Atheist group demands Auburn Univeristy ban coaches from participating in revival events

A sign welcomes students to Auburn University in Auburn, Alabama. | Screenshot: Google Maps

An atheist advocacy group is seeking information related to Auburn University coaches' participation in a campus revival event, where head football coach Hugh Freeze reportedly baptized a player, contending such actions violate the U.S. Constitution. 

The Wisconsin-based Freedom From Religion Foundation, which advocates for a strict separation of church and state, sent a demand letter to Auburn President Christopher Roberts last week objecting to what FFRF attorney Christopher Line called "ongoing constitutional violations occurring in Auburn University's sports programs."

Line expressed concern that Freeze, Auburn basketball coach Bruce Pearl and Auburn baseball coach Butch Thompson participated in a Sept. 12 event titled "Unite Auburn." According to reports, the event was held at Neville Arena, and over 100 people were baptized.

The letter said the purpose of the "religious worship service" was "dedicated to worship and giving messages to Auburn students seeking to grow their faith in God or who were curious about Christianity" and to "unite the Christian community of Auburn under one roof to worship God."

"[I]n a video urging students to attend, head baseball coach Butch Thompson said Unite Auburn would allow students to 'come together and lift the name of Jesus,'" Line wrote. "After the official event ended, it is our understanding that Coach Hugh Freeze participated in a baptism event where he baptized one of his players."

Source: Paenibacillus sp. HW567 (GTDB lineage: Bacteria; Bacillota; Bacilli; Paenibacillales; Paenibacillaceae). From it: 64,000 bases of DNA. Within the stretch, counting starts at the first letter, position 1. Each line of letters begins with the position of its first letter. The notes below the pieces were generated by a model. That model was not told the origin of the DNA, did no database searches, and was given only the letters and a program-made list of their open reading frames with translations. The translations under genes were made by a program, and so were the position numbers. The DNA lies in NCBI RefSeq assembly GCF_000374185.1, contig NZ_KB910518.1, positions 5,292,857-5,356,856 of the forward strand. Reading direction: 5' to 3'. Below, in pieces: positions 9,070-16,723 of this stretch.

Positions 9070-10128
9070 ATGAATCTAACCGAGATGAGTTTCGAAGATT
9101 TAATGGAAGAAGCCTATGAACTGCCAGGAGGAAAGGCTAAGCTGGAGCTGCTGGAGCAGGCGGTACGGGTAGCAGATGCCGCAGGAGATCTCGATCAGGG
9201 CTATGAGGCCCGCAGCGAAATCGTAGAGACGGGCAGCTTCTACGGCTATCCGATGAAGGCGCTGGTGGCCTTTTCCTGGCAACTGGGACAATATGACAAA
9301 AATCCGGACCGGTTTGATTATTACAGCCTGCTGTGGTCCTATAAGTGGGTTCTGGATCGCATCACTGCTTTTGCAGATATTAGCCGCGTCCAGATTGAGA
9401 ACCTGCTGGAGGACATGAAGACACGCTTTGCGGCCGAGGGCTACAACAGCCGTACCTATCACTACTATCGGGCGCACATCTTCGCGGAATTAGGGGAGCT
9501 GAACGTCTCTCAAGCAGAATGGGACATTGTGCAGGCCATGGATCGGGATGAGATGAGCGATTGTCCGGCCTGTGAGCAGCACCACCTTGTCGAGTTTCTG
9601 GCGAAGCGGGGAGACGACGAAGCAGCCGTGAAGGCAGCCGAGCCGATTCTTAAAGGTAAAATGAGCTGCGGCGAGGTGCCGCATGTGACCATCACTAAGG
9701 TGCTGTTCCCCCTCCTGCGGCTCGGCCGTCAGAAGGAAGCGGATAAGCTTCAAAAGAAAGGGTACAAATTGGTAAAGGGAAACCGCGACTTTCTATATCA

FFRF contends that the Alabama-based university is a public institution, claiming it is "inappropriate and unconstitutional for University employees to use their University position to organize, promote, or participate in a religious worship event." 

Line believes the "ongoing and repeated constitutional violations at the University" run afoul" of the Establishment Clause of the First Amendment. He summarized the constitutional provision as dictating that "the government cannot in any way show favoritism toward religion."

The letter served as an open records request asking the university to provide "all records relating to the 'Unite Auburn' event," "all communications, including emails, sent or received by any athletic department staff members regarding the 'Unite Auburn' event, including Hugh Freeze, Bruce Pearl, and Butch Thompson, and their staff members" and "all financial records related to the 'Unite Auburn' event, including any payment to the University for use of its facilities."

"Auburn's sports programs are full of young and impressionable student athletes who would not risk giving up their scholarship, giving up playing time, or losing a good recommendation from their coach by speaking out or voluntarily opting out of any team religious activities — even if they strongly disagreed with his beliefs," the letter added. "Coaches exert great influence and power over student athletes and those athletes will follow the lead of their coaches."